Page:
11. ATHENA | Athena
Okay, let's get back to brutal force and momentum that you simply can not look away from. And I mean that literally—not just figuratively—because the thrilling 10-minute opening scene orchestrated by Romain Gavras is alone a must-watch. Featuring some of the year's best effects, acting, musical score and cinematography, if you're in the mood for being impressed for once. Don't let the algorithm screw you when it comes to this one.
10. THE BLUE CAFTAN | Le bleu du caftan
Is it just me or is there a theme emerging here slowly as we again take a breather with Maryam Touzani's soft romantic drama which is a remarkable portrait of unconditional and unselfish love one can give and receive. Saleh Bakri and Lubna Azabal give show-stopping performances, all while surrounded by thoughtful costume design and touching writing which gives space for silence when necessary.
9. THE BATMAN
How many times can we really do this realistically? Well, at least one more time as Matt Reeves and company's brooding crime thriller runs around in Gotham's underworld fairly successfully. Technically outstanding from its thunderous score and sound design to gorgeous photography and transformative makeup work. Come for them, stay for the latte art.
Director and writer Ti West didn't only show up with one retro-horror film this year, he showed up with two (and the other one is great as well as you can see from its special mention above). What eventually became the sequel is the more accomplished of the two, highlights include a terrific cast and makeup artistry so mind-blowing that it only hits audiences during credits. Sorry for not placing it in my tenth spot, it's just that good.
While you may be thinking that there's an awful lot of horror on this list, I'd actually beg to differ when it comes to this particular movie. Let's not argue, however, and instead just enjoy the wild ride that Mimi Cave has cooked up for us. Ingredients include a pitch perfect soundtrack and pair of charismatic leads, table has been set for the meat-cute of the year. Sit down and enjoy.
6. THE WORST PERSON IN THE WORLD | Verdens verste menneske
And the meet-cutes just won't stop coming because Joachim Trier's Nordic dramedy has its main character facing ups and downs of relationships whilst trying to figure herself out as well. Renate Reinsve announces herself to the world in that role, while Trier creates the best running scene in years with the worst person. How great is it when you truly get to know a character? This makes you believe that it shouldn't be so hard to achieve in films.
5. GUILLERMO DEL TORO'S PINOCCHIO
Since we already have franchise prequels and new versions of old superheroes, why not add something that has been made again and again for 100 years now, from animation and live-action to literature. Guillermo del Toro and Mark Gustafson's stop-motion wonder is a breath of fresh air thankfully, every frame making it apparent that this is a passion project, just like all the best animated movies are. I wouldn't want to be the other Pinocchio adaptation, especially in the same year as this jewel.
4. EVERYTHING EVERYWHERE ALL AT ONCE
Directing and writing duo Daniels (Daniel Kwan and Daniel Scheinert) throw so much stuff at you that it's a genuine miracle that ''EEAAO'' doesn't fall flat on its face. Easily the most inventive movie of the year, mixing genres such as action, comedy, drama and science fiction while featuring relatable familial relationships along the way. Ke Huy Quan and Michelle Yeoh alone are worth the price of admission, in addition you get talking rocks, tax forms and raccoons. How does it all work together? Watch it and you'll find out, you will have a blast.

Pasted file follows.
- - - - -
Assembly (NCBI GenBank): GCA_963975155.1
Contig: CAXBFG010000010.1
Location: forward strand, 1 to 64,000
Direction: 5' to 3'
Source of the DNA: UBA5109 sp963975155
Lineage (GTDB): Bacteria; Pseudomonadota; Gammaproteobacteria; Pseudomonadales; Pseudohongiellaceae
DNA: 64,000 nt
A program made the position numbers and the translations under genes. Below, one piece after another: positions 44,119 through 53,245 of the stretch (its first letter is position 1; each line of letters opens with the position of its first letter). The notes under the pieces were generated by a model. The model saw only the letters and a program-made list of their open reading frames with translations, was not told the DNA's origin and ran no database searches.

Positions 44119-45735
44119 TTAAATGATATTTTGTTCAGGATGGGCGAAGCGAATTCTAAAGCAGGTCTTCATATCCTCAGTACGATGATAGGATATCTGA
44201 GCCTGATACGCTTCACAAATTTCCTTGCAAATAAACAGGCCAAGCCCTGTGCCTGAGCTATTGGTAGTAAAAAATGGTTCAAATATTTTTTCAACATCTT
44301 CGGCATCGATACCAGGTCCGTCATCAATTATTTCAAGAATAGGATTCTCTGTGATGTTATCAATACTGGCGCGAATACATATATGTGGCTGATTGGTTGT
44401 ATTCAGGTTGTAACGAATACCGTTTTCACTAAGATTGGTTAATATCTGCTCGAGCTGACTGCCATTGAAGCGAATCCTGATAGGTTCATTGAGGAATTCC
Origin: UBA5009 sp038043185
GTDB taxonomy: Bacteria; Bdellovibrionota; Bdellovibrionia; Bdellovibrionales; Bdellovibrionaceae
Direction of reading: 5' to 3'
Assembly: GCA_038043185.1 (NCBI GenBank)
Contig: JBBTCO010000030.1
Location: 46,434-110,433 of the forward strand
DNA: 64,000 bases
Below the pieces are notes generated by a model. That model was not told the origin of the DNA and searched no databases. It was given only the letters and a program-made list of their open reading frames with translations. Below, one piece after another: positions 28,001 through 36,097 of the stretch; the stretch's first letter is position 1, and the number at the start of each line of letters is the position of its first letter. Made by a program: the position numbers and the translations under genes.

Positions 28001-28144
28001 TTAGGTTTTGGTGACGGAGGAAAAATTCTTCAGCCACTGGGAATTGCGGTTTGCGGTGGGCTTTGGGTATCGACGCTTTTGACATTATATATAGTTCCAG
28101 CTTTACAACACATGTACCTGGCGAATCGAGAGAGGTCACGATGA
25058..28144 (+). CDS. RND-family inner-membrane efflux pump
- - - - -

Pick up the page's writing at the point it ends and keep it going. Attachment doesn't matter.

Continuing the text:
3. THE QUIET GIRL | An Cailín Ciúin
Highest-ranking debut feature this year comes from writer-director Colm Bairéad whose adaptation of a novel transports you to a very small world of a small girl in Ireland. Bolstered by heart-wrenching performances, resonating musical score and phenomenal character depth, this small picture sings beautifully when it begins to find its voice. What better way to spend a summer than watching this?
2. THE NORTHMAN
Enough with sweetness and silence again, it's time to get so sweaty, bloody and dirty with Robert Eggers that you'll be showering for months to remove the stench and stains. Probably buried for most due to its early spring release, this viking epic earns this spot even now because it's something that you can undoubtedly smell, taste and feel from its village raids to volcano duels. Its production values (those sets!), music (percussion!) and landscapes (Iceland!) ensure that this classically trained revenge tale will age gracefully in coming years and decades.
1. PETITE MAMAN | Petite maman
Only one type of movie will come out on top and at least today it won't be something loud and super energetic. Céline Sciamma's short and sweet fantasy drama may not seem like it's something massively important due to its runtime of 70 minutes but it tells a meaningful story either way. Just in that short time, Sciamma manages to tell two lifetimes worth of story, those two people being a mother and daughter.
Every line and line delivery is pure gold, the quirks are surprising and it also happens to look fantastic as set designs are used effectively and all the shots feature so much life captured in them. It's a film that you can rewatch anywhere, anytime and with anybody. This truly is cinema at its best.